The singular world behind the riddles of Lady Cryptic

As Barbara Hall, our fiendish puzzle setter, retires at 87, we learn of her past creating codes for the navy and as Africa's first agony aunt

Margarette Driscoll

Published: 26 December 2010

Barbara HallBarbara Hall, who has compiled the Sunday Times Crossword for over 30 years

Barbara Hall set her first crossword puzzle in 1938 as a 15-year-old schoolgirl, sent it off to a newspaper, and was paid two guineas. It marked her out early as a master of the written word. Now 87, Hall's crosswords and Bookwise puzzles have fascinated and frustrated Sunday Times readers for the past 36 years.

This weekend, Hall retires — "I will be 88 in February and thought it was time to slow down a bit" — but she does not intend to be idle. She has a novel to finish, based on her years in Northern Rhodesia, now Zambia, in the 1960s. She has five sons and 10 grandchildren scattered around the world, and an insatiable curiosity for ... well, everything.

The sitting room of her home in Camberwell, southeast London, is a treasure trove of objects attesting to her travels and passions. The "Africa corner" includes a female household god, her all-seeing eye ranging around the room over a huge collection of colourful glass paperweights, paintings and photographs, a mass of fossils including a 10,000-year-old bison leg and sundry rocks and crystals. "Look at this," she says, picking up a toffee-coloured stone shaped like a cluster of petals. "Formed beneath the sands of Morocco. Beautiful."

Then there are the books, hundreds of them, fodder for Bookwise, the literary quiz that asks readers to identify novels and characters with a common theme. In recent years, according to Hall's neatly written lists, these have included eclipses, haystacks, laughter and hedgerows. She does not use a computer and relies on her written files and phenomenal memory to ensure she never repeats a clue.

She has compiled puzzles and crosswords for all sorts of specialist publications, including yachting, food and wine and women's magazines, and even Forum, the soft-porn magazine in the 1970s. Her favourite clue was "Voluptuous girl: reason enough for the crime?" Answer: "bigamy [big-Amy]".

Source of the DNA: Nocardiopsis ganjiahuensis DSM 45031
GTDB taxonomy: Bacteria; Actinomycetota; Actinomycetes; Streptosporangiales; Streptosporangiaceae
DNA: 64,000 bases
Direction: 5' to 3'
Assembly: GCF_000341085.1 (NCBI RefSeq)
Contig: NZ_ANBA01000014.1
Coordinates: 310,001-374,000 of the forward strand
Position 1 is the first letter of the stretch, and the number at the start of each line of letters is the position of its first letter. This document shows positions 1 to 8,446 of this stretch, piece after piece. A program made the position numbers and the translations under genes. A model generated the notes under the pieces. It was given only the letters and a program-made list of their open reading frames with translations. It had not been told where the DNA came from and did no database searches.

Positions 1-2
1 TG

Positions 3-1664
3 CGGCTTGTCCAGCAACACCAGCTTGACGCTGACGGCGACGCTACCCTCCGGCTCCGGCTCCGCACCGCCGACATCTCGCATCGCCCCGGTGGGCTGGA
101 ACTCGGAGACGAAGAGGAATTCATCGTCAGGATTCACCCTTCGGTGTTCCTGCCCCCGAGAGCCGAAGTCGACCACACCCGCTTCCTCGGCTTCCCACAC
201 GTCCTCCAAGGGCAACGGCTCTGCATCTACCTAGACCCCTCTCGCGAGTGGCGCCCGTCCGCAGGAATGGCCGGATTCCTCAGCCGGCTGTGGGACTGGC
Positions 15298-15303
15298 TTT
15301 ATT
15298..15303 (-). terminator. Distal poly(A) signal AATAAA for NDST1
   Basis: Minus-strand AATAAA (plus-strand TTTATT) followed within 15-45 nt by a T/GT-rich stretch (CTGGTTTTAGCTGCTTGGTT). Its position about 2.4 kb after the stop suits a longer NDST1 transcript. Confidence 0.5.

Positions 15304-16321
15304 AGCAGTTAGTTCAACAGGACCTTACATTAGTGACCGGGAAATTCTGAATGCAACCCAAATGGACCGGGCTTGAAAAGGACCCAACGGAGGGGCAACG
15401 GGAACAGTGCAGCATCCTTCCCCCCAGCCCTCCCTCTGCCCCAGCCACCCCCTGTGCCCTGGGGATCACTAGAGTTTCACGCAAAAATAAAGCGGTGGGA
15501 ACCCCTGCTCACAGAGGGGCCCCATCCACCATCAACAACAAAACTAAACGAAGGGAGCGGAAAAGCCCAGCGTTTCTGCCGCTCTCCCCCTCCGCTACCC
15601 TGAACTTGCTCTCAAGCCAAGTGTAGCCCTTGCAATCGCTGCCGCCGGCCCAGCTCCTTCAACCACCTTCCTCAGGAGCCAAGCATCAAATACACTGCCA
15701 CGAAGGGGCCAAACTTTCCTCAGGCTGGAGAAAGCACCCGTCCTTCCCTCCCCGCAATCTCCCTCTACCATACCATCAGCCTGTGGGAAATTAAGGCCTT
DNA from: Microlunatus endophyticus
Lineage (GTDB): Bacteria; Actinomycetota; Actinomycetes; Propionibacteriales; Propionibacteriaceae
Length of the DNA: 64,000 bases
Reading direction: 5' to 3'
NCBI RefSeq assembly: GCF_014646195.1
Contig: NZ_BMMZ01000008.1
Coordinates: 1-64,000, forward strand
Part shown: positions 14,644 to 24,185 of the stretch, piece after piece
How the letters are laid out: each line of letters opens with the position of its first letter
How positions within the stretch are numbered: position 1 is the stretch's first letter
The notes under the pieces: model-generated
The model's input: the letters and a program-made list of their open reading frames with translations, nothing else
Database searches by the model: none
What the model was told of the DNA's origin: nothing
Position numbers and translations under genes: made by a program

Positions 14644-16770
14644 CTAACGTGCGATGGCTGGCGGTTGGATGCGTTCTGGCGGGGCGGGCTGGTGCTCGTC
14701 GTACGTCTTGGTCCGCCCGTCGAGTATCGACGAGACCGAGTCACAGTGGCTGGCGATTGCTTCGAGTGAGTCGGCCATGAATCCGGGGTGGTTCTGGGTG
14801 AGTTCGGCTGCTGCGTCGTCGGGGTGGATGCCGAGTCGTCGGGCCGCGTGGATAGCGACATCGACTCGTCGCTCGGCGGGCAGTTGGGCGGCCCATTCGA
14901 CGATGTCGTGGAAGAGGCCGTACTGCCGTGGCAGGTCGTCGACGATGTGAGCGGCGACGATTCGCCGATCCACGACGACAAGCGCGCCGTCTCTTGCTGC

She was Africa's first agony aunt. Indeed, her whole life reads like a novel: a genteel childhood in Derbyshire, a stint as a railway clerk at the outbreak of the second world war (at a family lunch to celebrate her 85th birthday she recited every railway station between St Pancras and Carlisle), a posting with the Wrens to the east coast of England where she worked creating codes until 1946.

Her strongest memory from those days is of seeing drowned sailors and airmen - British, German and Polish - laid out together in the courtyard of a naval hospital. "Some were covered in mussels," she recalls. "The scavengers of the sea."

A year later she moved to a new post and met Richard Hall, a sailor, former journalist and fellow code maker at the Borstal naval depot in Cookham Wood, Kent. They married and both applied for ex-sevicemen's grants to take up places at Oxford. But after six weeks of marriage Hall became pregnant, "so that was the end of Oxford for me".

A few years later, with four small boys - Robin, Nick, Simon and Crispin — in tow, she moved out to Africa, where Jeremy, a fifth son arrived, and Richard founded the Central African Mail newspaper. Barbara's "Tell Josephine" advice column became one of the paper's most popular features.

"I thought it would be letters from women, complaining about drunkenness and polygamy but it was mostly letters from men, wanting to know how they could get women! Some of them were very sexual," she says.

"One man wrote to me saying, 'I have married again but unfortunately I have married my mother-in law.' It sounds incredible but men would roam around the country taking two or three wives and if he'd met the first wife in the town and her family were in the country ... mistakes could happen. I said to him, 'You must buy your father-in-law many presents and move away'."

Being "big fish in a small pond" she and Richard were invited to every important event in newly independent Zambia. She came to know and admire Kenneth Kaunda, its president, and met most African prime ministers, Indira Gandhi and Louis Armstrong. Julius Nyerere, the first president of Tanzania, is her hero. "A wonderful man, like a Boy Scout, absolutely incorruptible," she says.

As well as sending crosswords to publications in Britain, she sent back freelance reports on wars in Africa and the tensions between Taiwan and China, but on returning home in the early 1970s she concentrated on crosswords and has been setting them for The Sunday Times almost ever since. Three years ago she was made an MBE.

Her favourite clues are the daft rather than the academic - "dogs do it around trees" (bark), or "the whizzer of Oz" (boomerang) - though she can happily manage both. "I like to think it keeps Alzheimer's at bay," she says.

Her most productive thinking time is in the evening, when she sits in an armchair with a glass of red wine at her side. From this week onwards the blank puzzle grids will be replaced by the manuscript of her novel: "People say to me, 'Barbara, give it up,' but there's always so much to do . . ."